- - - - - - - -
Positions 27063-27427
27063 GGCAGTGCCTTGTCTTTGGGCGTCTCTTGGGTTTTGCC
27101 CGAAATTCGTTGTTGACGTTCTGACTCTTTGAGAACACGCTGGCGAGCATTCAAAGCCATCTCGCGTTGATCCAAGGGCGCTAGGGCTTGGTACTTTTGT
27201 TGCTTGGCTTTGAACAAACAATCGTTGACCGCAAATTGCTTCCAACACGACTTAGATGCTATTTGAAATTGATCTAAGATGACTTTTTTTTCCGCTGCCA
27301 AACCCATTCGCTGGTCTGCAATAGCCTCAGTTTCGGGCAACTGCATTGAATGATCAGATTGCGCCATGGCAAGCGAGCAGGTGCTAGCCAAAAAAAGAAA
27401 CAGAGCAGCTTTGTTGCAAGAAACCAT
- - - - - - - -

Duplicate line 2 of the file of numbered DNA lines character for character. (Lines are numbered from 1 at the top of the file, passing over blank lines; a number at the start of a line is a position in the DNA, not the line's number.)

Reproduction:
27063 GGCAGTGCCTTGTCTTTGGGCGTCTCTTGGGTTTTGCC